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This recipe was titled “Mayonnaiso” and is a recipe for mayonnaise. We are not sure if the misspelling is intentional or simply a mistake, but it sounds fancy to say “Mayonnaiso” so we are leaving it just as that!
We found this mayonnaise recipe in our first vintage 1980’s recipe box from Indiana. This recipe appeared with a number of other salad dressing recipes.
If you’re looking for a lighter substitute for mayonnaise, you may also want to check out the recipe for Cooked Dressing from the same recipe box.
The recipes are similar, except the mayonnaise recipe includes salad oil as an ingredient, which naturally adds to the fat content of the mayo.
Here is the original recipe card for mayonnaise as scanned:
The front of the card is a handwritten list of ingredients.
The back of the card is pretty tight to read, but the directions to make this recipe for mayo is pretty straightforward.
The note of using a rotary beater in this recipe is interesting, because it suggests that the recipe may have been created before the 1950’s.
The rotary beater was first invented in the late 1800’s. It wasn’t until 1953 that Sunbeam patented the invention of an electric hand beater, which is a lot more common in most home kitchens today than rotary beaters!
It is so interesting and fun to look up the different history about foods and cooking equipment through the years. Of course, the more we try to find the original source of this recipe, the more confusing it gets!
MANY people have a similar recipe on their website with nearly identical ingredients, usually attributing it to being their mother’s or grandmother’s recipe. It’s quite possible this recipe may have published in a popular cookbook at some point, but it’s difficult to pinpoint exactly which one.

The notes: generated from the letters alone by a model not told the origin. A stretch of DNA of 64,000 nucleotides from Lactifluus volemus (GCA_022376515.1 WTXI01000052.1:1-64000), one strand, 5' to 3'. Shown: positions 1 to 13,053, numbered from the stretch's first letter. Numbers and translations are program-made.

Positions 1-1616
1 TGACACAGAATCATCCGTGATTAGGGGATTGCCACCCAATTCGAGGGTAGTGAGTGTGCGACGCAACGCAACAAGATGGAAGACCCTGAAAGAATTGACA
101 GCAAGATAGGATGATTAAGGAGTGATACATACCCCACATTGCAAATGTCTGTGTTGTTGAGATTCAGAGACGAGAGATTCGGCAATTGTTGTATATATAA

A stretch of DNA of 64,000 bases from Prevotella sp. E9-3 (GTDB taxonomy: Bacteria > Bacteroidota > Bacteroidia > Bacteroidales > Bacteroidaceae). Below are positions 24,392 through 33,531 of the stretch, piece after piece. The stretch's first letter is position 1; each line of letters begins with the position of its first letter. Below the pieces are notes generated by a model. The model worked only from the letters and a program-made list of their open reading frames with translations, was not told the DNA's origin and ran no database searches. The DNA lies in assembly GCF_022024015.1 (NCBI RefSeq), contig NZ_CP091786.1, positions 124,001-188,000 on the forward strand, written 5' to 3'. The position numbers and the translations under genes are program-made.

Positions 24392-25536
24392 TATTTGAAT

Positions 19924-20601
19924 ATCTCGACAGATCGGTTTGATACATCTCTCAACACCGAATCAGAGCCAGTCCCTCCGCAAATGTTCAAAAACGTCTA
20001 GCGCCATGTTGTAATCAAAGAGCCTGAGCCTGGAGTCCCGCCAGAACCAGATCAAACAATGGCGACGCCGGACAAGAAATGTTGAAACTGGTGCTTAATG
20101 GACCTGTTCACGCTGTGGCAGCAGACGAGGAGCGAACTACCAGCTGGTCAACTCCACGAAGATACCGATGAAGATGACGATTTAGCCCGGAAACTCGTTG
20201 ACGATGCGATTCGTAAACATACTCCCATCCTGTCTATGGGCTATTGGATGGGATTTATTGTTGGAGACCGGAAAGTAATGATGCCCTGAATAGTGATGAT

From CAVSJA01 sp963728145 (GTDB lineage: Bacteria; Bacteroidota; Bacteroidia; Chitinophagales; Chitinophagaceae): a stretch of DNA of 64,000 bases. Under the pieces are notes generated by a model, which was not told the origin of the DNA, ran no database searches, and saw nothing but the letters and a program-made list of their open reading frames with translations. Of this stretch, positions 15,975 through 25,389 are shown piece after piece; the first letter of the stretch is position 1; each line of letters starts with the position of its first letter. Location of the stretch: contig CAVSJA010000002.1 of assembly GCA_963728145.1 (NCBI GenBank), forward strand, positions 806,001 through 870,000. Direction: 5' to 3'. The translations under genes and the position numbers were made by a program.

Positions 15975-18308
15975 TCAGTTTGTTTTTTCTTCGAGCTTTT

As far as we know, this is the ONLY recipe for “mayonnaiso” in the whole wide world. It’s that handwritten charm that makes me love this hobby of collecting old cookbooks and recipe boxes and kitchen ephemera so much!
What to Do With Mayonnaise?
Mayonnaise is a pretty versatile “salad dressing” – and it’s frequently a main ingredient in salads such as potato salad, macaroni salad, tuna salad and more.
Some people like to use mayonnaise as a spread on sandwiches. While I don’t mind it being mixed in with salads, I am definitely a “hold the mayo” kind of person for sandwiches.
Perhaps the most interesting possible use for mayo is in recipes like chocolate cake. The mayo is often attributed to increasing the moisture of the cake, making it less crumbly.
I usually don’t keep mayonnaise on hand in my pantry because we don’t eat it very often…so I like having this recipe so that if I do need mayo I can pretty easily whip up my own whenever needed!
Important Note: This is an older recipe which is not cooked and includes raw eggs! To quote the health department and what you’ll see on every restaurant menu: “Consuming raw or undercooked meats, poultry, seafood, shellfish, or eggs may increase your risk of food-borne illness, especially if you have certain medical conditions.”
If you are concerned about consuming raw eggs, you may wish to stick with store made mayonnaise brands, which have undergone the pasteurization process for food safety.
Another option, if you really, really, really want to try this recipe but are worried about salmonella risks is this process by Epicurious that involves pasteurizing the egg yolks in the microwave without cooking them.
Mayonnaiso – Recipe for Mayonnaise
- ½ teaspoon dry mustard
- 1 teaspoon salt
- ¼ teaspoon paprika
- ⅛ teaspoon cayenne pepper seasoning
- 2 egg yolks
- 2 tablespoons vinegar
- 2 cups salad oil
- 2 tablespoons lemon juice
- 1 tablespoon hot water
- Mix together dry ingredients; add egg yolks and blend.
- Add vinegar and mix well.
- Add salad oil 1/2 teaspoon at a time, beating with rotary beater until 1/4 cup has been added. Add remaining salad oil in increasing amounts; alternating the last 1/2 cup of oil with lemon juice.
- Add hot water – this takes away the oily appearance.